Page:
NFL Coaching Career
Green Bay Packers
Reid was hired under Holmgren to coach the tight ends and assist Tom Lovat with the offensive line. He remained in this capacity through the 1996 season when he began coaching the quarterbacks. In his two seasons coaching Brett Favre, the Packers won Super Bowl XXXI and lost Super Bowl XXXII. Favre also won his third consecutive MVP award in the 1997 season.
In 1999,, Reid moved to Philadelphia as the new head coach of the Eagles. During his fourteen years at the helm, the Eagles were one of the most successful franchises in the league. The Eagles had nine playoff appearances, multiple NFC championship games, and a Super Bowl berth. Between 1999 and 2012, only the New England Patriots and Indianapolis Colts had more playoff berths than the Eagles.
Kansas City Chiefs
After the 2012 season, Reid was fired by the Eagles following three consecutive seasons of worsening records. He was quickly hired by the Kansas City Chiefs as their new head coach. He brought instant success to the Chiefs as they rebounded from a 2-14 season in 2012 to 11-5 in 2013, their most wins since 2003.
|2021 Kansas City Chiefs||Head Coach||12-5-0||1-0|
|2020 Kansas City Chiefs||Head Coach||14-2-0||2-1|
|2019 Kansas City Chiefs||Head Coach||12-4-0||3-0|
|2018 Kansas City Chiefs||Head Coach||12-4-0||1-1|
|2017 Kansas City Chiefs||Head Coach||10-6-0||0-1|
|2016 Kansas City Chiefs||Head Coach||12-4-0||0-1|
|2015 Kansas City Chiefs||Head Coach||11-5-0||1-1|
|2014 Kansas City Chiefs||Head Coach||9-7-0||0-0|
|2013 Kansas City Chiefs||Head Coach||11-5-0||0-1|
|2012 Philadelphia Eagles||Head Coach||4-12-0||0-0|
|2011 Philadelphia Eagles||Head Coach||8-8-0||0-0|
|2010 Philadelphia Eagles||Head Coach||10-6-0||0-1|
|2009 Philadelphia Eagles||Head Coach||11-5-0||0-1|
|2008 Philadelphia Eagles||Head Coach||9-6-1||2-1|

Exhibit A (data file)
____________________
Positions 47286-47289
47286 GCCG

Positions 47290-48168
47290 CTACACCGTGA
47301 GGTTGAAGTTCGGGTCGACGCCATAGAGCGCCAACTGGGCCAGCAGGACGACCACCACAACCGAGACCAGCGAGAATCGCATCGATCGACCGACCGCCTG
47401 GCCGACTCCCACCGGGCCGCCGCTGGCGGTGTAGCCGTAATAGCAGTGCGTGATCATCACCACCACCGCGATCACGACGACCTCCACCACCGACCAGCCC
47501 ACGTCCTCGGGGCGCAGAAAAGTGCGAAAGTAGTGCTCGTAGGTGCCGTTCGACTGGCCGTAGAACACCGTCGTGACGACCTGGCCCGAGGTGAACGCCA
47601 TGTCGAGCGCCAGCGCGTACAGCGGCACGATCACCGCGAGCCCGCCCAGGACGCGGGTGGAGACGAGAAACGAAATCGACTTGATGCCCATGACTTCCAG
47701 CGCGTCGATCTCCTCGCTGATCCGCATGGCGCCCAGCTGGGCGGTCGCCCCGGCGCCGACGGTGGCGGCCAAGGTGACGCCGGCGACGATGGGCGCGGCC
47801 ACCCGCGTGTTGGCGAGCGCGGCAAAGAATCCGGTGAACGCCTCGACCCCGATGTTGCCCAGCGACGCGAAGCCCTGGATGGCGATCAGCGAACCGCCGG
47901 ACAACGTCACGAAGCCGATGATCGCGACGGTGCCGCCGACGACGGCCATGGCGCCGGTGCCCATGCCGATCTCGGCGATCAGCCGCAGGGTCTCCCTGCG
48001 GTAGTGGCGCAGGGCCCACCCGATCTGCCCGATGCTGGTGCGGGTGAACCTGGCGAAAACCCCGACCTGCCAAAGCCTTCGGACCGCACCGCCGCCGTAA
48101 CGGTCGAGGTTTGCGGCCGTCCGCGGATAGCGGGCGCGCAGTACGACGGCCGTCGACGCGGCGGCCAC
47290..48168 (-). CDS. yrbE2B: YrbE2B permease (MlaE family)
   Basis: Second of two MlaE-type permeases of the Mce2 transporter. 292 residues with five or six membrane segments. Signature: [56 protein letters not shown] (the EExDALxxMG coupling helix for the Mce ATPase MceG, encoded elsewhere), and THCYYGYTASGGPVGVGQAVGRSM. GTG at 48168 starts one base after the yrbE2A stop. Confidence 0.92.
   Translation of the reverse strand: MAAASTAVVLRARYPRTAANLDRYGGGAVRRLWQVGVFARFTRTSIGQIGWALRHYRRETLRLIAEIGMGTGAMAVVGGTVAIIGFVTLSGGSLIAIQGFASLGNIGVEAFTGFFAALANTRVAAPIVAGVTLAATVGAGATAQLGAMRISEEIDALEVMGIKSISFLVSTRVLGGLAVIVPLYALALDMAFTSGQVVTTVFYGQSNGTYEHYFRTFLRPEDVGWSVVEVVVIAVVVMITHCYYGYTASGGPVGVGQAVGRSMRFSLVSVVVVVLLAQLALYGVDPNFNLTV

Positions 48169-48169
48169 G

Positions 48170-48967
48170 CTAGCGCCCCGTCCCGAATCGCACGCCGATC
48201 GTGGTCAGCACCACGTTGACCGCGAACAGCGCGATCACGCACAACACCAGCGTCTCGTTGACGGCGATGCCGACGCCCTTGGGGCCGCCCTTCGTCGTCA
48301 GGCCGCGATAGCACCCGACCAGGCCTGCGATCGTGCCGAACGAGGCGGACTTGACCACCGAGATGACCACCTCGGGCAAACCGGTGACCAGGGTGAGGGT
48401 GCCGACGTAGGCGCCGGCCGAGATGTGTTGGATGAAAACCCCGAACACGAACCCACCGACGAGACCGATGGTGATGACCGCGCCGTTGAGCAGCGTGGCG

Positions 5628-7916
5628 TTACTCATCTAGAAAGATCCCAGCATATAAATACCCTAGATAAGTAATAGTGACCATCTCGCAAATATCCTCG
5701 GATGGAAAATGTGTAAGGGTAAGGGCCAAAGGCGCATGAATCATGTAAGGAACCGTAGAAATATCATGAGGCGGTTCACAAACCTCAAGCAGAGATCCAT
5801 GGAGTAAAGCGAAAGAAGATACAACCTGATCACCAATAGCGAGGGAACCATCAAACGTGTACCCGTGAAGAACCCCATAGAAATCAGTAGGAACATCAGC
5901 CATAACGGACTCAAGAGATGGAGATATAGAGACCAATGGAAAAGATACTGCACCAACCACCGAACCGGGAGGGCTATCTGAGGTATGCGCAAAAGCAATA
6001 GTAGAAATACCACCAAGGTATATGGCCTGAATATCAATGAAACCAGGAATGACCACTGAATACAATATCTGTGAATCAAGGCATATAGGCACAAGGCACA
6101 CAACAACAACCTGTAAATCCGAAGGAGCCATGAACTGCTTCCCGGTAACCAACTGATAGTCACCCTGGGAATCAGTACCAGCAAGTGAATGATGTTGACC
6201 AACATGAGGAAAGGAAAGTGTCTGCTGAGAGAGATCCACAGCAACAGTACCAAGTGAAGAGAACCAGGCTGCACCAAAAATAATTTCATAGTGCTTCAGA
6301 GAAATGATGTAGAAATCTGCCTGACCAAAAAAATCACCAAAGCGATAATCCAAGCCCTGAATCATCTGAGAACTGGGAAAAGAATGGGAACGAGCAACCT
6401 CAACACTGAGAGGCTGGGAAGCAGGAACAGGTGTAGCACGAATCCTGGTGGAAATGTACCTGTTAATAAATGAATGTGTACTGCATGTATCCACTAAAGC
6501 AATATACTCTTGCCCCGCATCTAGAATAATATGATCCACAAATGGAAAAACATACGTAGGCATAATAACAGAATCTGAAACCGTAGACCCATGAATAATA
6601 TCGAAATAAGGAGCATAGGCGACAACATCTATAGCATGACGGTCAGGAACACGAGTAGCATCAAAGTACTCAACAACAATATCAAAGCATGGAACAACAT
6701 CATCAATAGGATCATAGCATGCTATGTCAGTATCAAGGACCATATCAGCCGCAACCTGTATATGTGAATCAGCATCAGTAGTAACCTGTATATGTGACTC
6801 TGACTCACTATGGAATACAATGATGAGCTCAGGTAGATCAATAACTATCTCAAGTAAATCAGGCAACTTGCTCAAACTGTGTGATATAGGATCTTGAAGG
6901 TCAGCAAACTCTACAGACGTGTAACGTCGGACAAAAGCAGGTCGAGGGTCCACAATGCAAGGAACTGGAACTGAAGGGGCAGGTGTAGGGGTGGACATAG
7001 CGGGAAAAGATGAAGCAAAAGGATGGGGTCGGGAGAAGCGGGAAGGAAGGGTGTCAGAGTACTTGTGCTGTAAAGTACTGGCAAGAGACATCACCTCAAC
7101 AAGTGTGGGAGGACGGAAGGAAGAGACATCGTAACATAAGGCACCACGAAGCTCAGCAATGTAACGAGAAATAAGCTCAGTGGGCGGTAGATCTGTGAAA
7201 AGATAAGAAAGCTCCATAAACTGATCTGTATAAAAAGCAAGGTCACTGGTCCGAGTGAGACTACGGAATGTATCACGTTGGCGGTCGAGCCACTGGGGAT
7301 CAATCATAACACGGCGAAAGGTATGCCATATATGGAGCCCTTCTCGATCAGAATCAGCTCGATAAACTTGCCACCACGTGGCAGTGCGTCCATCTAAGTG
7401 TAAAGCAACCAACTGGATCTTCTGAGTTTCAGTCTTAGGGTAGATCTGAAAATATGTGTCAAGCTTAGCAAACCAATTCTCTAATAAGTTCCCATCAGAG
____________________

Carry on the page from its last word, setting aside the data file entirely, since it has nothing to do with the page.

|2007 Philadelphia Eagles||Head Coach||8-8-0||0-0|
|2006 Philadelphia Eagles||Head Coach||10-6-0||1-1|
|2005 Philadelphia Eagles||Head Coach||6-10-0||0-0|
|2004 Philadelphia Eagles||Head Coach||13-3-0||2-1|
|2003 Philadelphia Eagles||Head Coach||12-4-0||1-1|
|2002 Philadelphia Eagles||Head Coach||12-4-0||1-1|
|2001 Philadelphia Eagles||Head Coach||11-5-0||2-1|
|2000 Philadelphia Eagles||Head Coach||11-5-0||1-1|
|1999 Philadelphia Eagles||Head Coach||5-11-0||0-0|
|1998 Green Bay Packers||Quarterbacks Coach||11-5-0||0-1|
|1997 Green Bay Packers||Quarterbacks Coach||13-3-0||2-1|
|1996 Green Bay Packers||Assistant Offensive Line Coach / Tight Ends Coach||13-3-0||3-0|
|1995 Green Bay Packers||Assistant Offensive Line Coach / Tight Ends Coach||11-5-0||2-1|
|1994 Green Bay Packers||Assistant Offensive Line Coach / Tight Ends Coach||9-7-0||1-1|
|1993 Green Bay Packers||Assistant Offensive Line Coach / Tight Ends Coach||9-7-0||0-1|
|1992 Green Bay Packers||Assistant Offensive Line Coach / Tight Ends Coach||9-7-0||0-0|
|1991 Missouri Tigers||Offensive Line Coach||3-7-1|
|1990 Missouri Tigers||Offensive Line Coach||4-7-0|
|1989 Missouri Tigers||Offensive Line Coach||2-9-0|
|1988 UTEP Miners||Offensive Line Coach||10-3-0|
|1987 UTEP Miners||Offensive Line Coach||7-4-0|
|1986 Northern Arizona Lumberjacks||Offensive Line Coach|
|1985 San Francisco State Gators||Offensive Coordinator / Offensive Line Coach|
|1984 San Francisco State Gators||Offensive Coordinator / Offensive Line Coach|
|1983 San Francisco State Gators||Offensive Coordinator / Offensive Line Coach|
|1982 BYU Cougars||Graduate Assistant||8-4-0|
|1980 BYU Cougars||Offensive Tackle||12-1-0|
|1979 BYU Cougars||Offensive Tackle||11-1-0|
|1978 BYU Cougars||Offensive Tackle||9-4-0|
|1977 Glendale Community College Vaqueros||Offensive Tackle||8-3-0|
Coach history guide
|Seasons with a championship win||Seasons with a conference championship|
- Years as head coach: 23
- Championships won: 1996 and 2019
- Conference Championships won: 1996, 1997, 2004, 2019, and 2020
- Coach of the Year: 2002
- Led the league in wins: 1996, 1997, 2002, 2020
- First in total wins for the Philadelphia Eagles.
- Second in total wins for the Kansas City Chiefs.
- First in winning percentage for the Kansas City Chiefs.
- Second in winning percentage for the Philadelphia Eagles.
- Fifth in total wins in NFL history.
- Most playoff wins in Kansas City Chiefs and Philadelphia Eagles history (8 and 10)
- Past teams coached for: Kansas City Chiefs, Philadelphia Eagles, Green Bay Packers
- College Attended: BYU Cougars
- Family Members: Britt Reid, Son
- Date of Birth: Wednesday, March 19, 1958 (63 years old), Los Angeles, California
- Reid's initial salary with the Chiefs was $7.5 million, but new terms were not disclosed after he signed an extension in 2017.
- Andy Reid competed in the national Punt, Pass, and Kick competition in 1971 as a 13 year old.
- Andy Reid is the first coach to bring two different franchises to three consecutive conference championships.